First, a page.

The effluvial literary murk of Steve Hughes
A few weeks ago, Steve Hughes and I met in a neighborhood bar for a happy hour chat. To be more precise, we met in a Hamtramck bar in our neighborhood. Hughes, a writer possessed of uncanny descriptive powers, with much of what he describes occurring in places like this, would probably appreciate that. We live blocks from each other in a neighborhood filled with bars.
More description: two televisions bookend the long barroom inside the Baker Streetcar Bar, so named for, yes, a tram line
that once rumbled down the center of Jos. Campau and transported not only laborers to Dodge Main at the south end of town, but could get you downtown or over to the Ford Rouge plant at the Detroit-Dearborn border if you ever needed to go that far west.
We order a pitcher of beer. Then I hear myself saying it would probably be more appropriate to talk about Stupor
, Hughes' art-literary project since 1995, at the end of a night of drinking, not at the beginning. "I know," he says, pouring himself a glass of High Life.
We begin our story where no one -- neither Vince Carducci in his review
of Washed in Dirt
, Hughes' newly published collaboration with art star Matthew Barney nor Freep special writer Anna Clark in this Q&A
-- could possibly go: back to the fall of 1995, when I was introduced to Steve by a mutual friend, who told me Hughes and his wife, artist Anne Harrington, were looking for a place to live in this same neighborhood.
"You told me to see the pizza guy, so I went to Amicci's
," he says. All I knew about Hughes then was that he had just finished a masters in creative writing at the University of New Orleans, which sounded pretty impressive. I came to learn he was from Ann Arbor originally and attended Hope College in Holland, Michigan. It was there that a serious writing bug bit him, especially after he took advantage of an off-campus study program in New York, where he experienced directly the influence of John Giorno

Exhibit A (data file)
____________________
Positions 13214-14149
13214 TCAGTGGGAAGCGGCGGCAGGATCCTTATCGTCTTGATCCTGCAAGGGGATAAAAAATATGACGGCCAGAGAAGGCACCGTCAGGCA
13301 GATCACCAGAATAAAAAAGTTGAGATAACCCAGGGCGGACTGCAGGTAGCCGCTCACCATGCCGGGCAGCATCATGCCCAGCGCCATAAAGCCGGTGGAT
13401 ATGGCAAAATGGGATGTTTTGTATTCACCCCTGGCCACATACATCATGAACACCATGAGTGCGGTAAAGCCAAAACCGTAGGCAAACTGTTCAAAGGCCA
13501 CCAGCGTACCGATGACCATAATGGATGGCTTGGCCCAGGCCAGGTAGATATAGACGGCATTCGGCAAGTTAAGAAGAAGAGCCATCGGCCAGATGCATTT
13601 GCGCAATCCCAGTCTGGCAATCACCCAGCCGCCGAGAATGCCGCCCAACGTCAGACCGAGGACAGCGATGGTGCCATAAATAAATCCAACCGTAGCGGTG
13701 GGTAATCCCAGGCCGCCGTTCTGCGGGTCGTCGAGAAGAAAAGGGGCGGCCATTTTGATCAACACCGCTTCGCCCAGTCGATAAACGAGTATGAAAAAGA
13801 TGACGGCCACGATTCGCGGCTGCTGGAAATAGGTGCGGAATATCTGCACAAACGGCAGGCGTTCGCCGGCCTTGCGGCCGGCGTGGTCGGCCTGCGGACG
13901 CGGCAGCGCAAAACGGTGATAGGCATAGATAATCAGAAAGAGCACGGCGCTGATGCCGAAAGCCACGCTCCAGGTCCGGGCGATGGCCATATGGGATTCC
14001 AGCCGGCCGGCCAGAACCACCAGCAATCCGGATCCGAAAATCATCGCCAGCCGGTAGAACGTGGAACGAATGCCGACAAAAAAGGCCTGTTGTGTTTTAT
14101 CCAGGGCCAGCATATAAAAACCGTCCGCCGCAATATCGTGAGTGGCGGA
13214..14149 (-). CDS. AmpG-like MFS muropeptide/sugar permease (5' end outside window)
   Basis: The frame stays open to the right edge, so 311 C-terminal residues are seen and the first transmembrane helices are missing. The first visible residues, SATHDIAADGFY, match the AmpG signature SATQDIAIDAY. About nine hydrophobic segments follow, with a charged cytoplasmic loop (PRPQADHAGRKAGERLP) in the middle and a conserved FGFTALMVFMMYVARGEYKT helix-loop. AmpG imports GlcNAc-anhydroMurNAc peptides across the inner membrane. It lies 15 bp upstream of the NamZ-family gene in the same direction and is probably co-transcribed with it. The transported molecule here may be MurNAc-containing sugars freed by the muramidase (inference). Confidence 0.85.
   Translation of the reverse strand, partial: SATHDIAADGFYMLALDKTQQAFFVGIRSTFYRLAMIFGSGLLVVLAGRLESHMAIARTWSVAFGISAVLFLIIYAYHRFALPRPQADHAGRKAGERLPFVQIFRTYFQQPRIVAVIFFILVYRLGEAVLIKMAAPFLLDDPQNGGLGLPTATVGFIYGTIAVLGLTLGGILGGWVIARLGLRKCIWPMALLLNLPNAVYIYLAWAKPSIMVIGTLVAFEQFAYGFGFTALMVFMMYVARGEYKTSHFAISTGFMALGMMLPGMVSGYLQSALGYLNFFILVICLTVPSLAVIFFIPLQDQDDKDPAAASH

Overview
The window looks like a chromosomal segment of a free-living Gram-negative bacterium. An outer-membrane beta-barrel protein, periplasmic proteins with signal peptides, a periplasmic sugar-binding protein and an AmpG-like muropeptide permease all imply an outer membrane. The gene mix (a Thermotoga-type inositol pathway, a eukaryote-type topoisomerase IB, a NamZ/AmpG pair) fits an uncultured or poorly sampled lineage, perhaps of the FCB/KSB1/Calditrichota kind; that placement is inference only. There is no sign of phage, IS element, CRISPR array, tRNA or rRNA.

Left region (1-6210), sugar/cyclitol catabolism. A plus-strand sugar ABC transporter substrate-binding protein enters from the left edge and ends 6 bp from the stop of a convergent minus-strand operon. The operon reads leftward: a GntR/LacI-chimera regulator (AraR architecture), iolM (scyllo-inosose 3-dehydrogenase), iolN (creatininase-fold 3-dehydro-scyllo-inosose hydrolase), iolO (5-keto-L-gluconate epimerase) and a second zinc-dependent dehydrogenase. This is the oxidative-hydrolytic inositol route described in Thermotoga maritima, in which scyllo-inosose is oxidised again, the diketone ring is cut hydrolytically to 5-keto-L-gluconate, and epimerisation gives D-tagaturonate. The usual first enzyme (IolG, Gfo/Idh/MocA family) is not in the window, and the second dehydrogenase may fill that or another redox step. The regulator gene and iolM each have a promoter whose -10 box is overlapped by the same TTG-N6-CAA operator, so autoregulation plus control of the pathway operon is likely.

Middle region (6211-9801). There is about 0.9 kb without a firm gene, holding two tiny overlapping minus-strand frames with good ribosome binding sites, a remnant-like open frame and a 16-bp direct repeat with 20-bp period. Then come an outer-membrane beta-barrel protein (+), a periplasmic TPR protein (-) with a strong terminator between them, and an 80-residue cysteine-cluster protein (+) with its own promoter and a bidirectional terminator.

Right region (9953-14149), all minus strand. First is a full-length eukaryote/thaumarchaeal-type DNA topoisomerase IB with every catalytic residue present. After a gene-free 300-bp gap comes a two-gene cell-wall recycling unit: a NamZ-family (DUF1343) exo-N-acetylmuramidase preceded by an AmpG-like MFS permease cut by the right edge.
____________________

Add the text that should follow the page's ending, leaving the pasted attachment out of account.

and his poetry systems project. He also got to visit the Bunker,
the infamous apartment/subterranean salon of literary lion William S. Burroughs. "He was still alive but had moved to Lawrence, Kansas by the time I got there," Hughes says.
A few months before I sent him to the pizza guy -- who had some rental properties I thought Hughes might fancy; he didn't, he found another place with another landlord in Hamtramck -- he'd started the zine Stupor in New Orleans with a writing colleague. Since becoming established back up north he's produced Stupor by himself, though with increasing assistance from Detroit fine artists.
The bar is filling up. More pitchers appear at our left and right. Hughes fast-forwards to "around 2000, when I took a break from Stupor for a few years." Hughes and Harrington got busy raising a family. He was also busy painting houses and doing construction work. Over the next few years, I would often see Anne walk the kids to the school around the corner from my house; I would see Steve, splattered in mud or paint, driving home from jobs in the suburbs or Ann Arbor.
A few years later, Hughes began cranking out Stupor once again. Why? "I starting meeting artists, like Mitch (Cope) and Gina (Reichert)," an artist-architect couple who opened Design 99
on Jos. Campau in 2007. "That led to collaborations with other artists over the last five years." Hughes has worked with 15 different artists, many of them grant winners and social innovators like Cope and Reichert, nationally known for their Power House
Hughes himself became a Kresge fellow
in 2010, soon after producing a handsome Stupor compilation. He met international art star Matthew Barney in Detroit
, when Barney was filming his indescribable KHU project in Delray. Hughes was doing construction work on the set when he asked Barney if he would illustrate his next edition of Stupor. He also got a chance to meet Barney's partner Bjork
, who was visiting Detroit during the production.
The collaboration with Barney resulted in Washed in Dirt
, a 16-page, full-color issue of Stupor. It was printed using money raised via Kickstarter. He describes it as filled with "raw sewage, people floating in effluvial murk, like rivers of shit." Sounds great. He reminds me that the new Stupor is available on the Stupor
site, as is the volume of collected works.
Finishing his last glass of beer Hughes gets up to go. He's a devoted family man, always keeping his happy hour time to around an hour. He has rare discipline as an artist, writer, husband and father.
He might stay out a bit later on May 12, when Hughes reads from Washed in Dirt
at Leopold’s Books, 15 E. Kirby in Midtown. Copies will be on sale for $2. There will be beer.